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ICBM: Escalation - Dev Diary 8 - Campaign Mode

Published on July 08, 2024

Hi everyone!

This dev diary is going to be covering something that seems to have garnered a lot of interest ever since it was first mentioned, and now that we’re far enough into development that it’s starting to bear some fruit, we think it’s finally time to spill some more details on it. Now, I would argue that ICBM is always better with friends, but a lot of people enjoy it solo. And what better way to complement a single-player game, than with an all-new single player campaign mode?

Now, at a first glance, you’re probably wondering how a single-player campaign would even work for a nuclear war game. You know, level 1, you destroy the entire world, level 2, you destroy the entire world, again…? But, that’s not going to be the case here. Well, not if you play well, anyway.

There’s not a lot of room for continuity if everybody dies immediately. So, the campaign is going to run a little differently from your average ICBM match…

So if you don’t just glass the entire planet in an hour, how does it work? Well, it’s simple. Nuclear annihilation isn’t the goal, it’s a consequence. Let me explain. Firstly, this campaign mode in particular is actually quite unique in terms of its chronology. For most games, a campaign story might span, say, a couple weeks that your hero is in combat, or the few dozen months it takes to complete a military operation, or maybe it lasts a few years if there’s a lot of exposition. Our campaign, however, is going to last decades. That’s right, we’re going to be taking you on a ride through history’s near-nuclear hotspots, from the start of the cold war, to modern day and into the hypothetical not-so-distant future. And it’s your job to 1) Achieve your nation’s goals and objectives and 2) Not accidentally cut all of human history short in the process. Now, you’re probably wondering how that works, so what better way to illustrate it than by taking a peak at the first mission?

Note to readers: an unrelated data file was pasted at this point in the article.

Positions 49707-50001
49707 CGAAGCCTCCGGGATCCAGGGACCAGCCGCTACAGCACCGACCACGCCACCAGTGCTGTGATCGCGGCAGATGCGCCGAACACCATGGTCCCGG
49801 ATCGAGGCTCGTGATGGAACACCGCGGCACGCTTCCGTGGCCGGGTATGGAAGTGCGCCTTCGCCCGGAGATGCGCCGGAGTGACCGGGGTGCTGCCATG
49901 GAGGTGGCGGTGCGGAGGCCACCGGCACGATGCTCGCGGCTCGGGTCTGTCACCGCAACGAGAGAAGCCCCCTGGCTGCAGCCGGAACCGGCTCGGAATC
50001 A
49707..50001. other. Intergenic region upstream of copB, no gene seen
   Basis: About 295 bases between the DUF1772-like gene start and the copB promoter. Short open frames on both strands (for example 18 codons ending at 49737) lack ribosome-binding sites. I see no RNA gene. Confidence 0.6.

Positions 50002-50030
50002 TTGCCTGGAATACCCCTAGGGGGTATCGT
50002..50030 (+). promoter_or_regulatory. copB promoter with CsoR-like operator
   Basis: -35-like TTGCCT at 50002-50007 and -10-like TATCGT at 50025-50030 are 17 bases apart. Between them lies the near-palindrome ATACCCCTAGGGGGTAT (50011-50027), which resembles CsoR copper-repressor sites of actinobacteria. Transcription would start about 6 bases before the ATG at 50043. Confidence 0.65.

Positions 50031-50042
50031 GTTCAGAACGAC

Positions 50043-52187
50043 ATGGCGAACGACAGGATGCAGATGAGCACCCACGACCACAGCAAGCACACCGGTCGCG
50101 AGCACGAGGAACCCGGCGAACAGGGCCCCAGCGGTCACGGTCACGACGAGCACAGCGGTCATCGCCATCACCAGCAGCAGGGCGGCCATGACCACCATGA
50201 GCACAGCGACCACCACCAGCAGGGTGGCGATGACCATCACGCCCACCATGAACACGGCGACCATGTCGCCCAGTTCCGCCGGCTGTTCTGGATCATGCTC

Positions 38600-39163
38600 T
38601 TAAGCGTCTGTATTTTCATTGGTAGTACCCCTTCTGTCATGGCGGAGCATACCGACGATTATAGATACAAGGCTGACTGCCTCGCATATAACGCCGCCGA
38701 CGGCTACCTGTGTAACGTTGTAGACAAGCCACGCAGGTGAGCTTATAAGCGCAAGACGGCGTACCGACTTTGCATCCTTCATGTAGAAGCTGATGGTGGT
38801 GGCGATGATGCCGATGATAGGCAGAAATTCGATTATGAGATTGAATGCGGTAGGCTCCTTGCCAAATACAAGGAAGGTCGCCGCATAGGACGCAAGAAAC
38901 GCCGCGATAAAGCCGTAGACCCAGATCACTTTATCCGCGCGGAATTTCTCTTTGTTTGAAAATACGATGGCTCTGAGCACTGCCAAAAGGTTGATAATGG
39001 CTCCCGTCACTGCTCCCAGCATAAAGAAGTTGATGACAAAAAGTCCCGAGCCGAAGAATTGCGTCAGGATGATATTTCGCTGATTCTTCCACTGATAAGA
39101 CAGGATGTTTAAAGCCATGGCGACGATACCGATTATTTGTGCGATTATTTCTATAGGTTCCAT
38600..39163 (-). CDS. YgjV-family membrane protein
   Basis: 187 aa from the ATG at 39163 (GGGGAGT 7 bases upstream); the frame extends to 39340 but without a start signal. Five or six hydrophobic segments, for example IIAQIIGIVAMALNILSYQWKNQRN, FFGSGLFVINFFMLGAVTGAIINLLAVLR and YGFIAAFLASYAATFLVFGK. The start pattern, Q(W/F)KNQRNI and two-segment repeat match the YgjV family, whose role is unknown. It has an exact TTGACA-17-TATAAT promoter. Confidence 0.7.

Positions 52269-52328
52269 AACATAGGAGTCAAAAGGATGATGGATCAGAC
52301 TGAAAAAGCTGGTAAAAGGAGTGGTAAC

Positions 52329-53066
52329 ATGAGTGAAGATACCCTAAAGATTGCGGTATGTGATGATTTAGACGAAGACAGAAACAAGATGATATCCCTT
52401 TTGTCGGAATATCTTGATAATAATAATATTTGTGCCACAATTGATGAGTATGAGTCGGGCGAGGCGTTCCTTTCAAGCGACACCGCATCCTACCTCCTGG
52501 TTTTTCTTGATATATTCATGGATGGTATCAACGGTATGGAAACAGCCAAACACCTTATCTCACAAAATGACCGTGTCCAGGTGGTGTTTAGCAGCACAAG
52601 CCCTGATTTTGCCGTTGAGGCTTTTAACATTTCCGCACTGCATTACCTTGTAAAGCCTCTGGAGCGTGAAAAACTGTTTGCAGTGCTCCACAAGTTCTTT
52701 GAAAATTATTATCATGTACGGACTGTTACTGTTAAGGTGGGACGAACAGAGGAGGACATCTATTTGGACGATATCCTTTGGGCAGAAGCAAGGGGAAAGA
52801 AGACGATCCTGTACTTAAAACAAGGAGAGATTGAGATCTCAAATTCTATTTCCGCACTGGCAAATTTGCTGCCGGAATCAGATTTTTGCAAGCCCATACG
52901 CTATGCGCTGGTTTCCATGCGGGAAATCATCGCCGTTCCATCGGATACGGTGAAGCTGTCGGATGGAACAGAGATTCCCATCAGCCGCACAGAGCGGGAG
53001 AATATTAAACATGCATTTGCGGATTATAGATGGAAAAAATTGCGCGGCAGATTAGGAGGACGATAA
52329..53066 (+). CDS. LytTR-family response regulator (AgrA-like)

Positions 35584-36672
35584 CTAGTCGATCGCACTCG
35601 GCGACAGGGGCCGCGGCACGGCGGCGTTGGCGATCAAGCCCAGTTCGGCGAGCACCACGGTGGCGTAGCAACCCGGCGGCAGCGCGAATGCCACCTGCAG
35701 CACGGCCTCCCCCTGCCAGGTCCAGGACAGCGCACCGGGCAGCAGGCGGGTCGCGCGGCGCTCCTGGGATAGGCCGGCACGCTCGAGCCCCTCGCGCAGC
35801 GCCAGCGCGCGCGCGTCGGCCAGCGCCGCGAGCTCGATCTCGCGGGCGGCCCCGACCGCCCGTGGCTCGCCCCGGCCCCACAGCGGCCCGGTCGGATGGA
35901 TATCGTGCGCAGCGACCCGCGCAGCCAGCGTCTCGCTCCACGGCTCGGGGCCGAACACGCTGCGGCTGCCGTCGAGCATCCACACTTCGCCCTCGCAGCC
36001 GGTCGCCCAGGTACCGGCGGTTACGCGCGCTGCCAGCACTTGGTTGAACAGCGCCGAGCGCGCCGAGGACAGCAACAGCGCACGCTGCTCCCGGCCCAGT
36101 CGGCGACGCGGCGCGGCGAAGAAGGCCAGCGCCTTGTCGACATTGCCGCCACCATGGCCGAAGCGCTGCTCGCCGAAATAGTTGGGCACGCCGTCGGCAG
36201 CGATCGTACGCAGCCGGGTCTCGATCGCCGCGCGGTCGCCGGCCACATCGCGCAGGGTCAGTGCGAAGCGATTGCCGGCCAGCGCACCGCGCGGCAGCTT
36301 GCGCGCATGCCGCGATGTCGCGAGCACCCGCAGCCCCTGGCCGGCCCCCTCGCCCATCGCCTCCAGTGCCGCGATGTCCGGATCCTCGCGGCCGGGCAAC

The single-player campaign starts where the tech tree does, and arguably where the cold war did as well. 1950. And I’m sure many of the history buffs out there will recognize this as the start of the first confrontation between the East and West: The Korean War.


Players will have to command UN forces to repel the North Korean invasion for an hour of in-game time, ensuring that Seoul is free once the timer is up, and that the communists never reach Busan. Doing so will accomplish the primary objective and lead to (a pretty lackluster) victory.